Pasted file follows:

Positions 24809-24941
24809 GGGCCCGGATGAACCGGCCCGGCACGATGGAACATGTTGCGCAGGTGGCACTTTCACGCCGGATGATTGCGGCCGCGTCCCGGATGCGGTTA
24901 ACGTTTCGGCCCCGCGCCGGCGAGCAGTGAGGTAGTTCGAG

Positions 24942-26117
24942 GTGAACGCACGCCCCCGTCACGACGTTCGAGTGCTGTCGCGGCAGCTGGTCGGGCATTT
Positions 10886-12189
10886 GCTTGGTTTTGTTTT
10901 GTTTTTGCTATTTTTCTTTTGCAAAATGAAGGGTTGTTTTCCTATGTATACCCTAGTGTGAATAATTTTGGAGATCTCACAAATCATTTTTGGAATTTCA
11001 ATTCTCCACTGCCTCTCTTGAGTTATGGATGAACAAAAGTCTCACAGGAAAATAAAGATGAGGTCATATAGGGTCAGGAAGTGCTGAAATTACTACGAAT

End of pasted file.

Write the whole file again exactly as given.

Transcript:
Positions 24809-24941
24809 GGGCCCGGATGAACCGGCCCGGCACGATGGAACATGTTGCGCAGGTGGCACTTTCACGCCGGATGATTGCGGCCGCGTCCCGGATGCGGTTA
24901 ACGTTTCGGCCCCGCGCCGGCGAGCAGTGAGGTAGTTCGAG

Positions 24942-26117
24942 GTGAACGCACGCCCCCGTCACGACGTTCGAGTGCTGTCGCGGCAGCTGGTCGGGCATTT
Positions 10886-12189
10886 GCTTGGTTTTGTTTT
10901 GTTTTTGCTATTTTTCTTTTGCAAAATGAAGGGTTGTTTTCCTATGTATACCCTAGTGTGAATAATTTTGGAGATCTCACAAATCATTTTTGGAATTTCA
11001 ATTCTCCACTGCCTCTCTTGAGTTATGGATGAACAAAAGTCTCACAGGAAAATAAAGATGAGGTCATATAGGGTCAGGAAGTGCTGAAATTACTACGAAT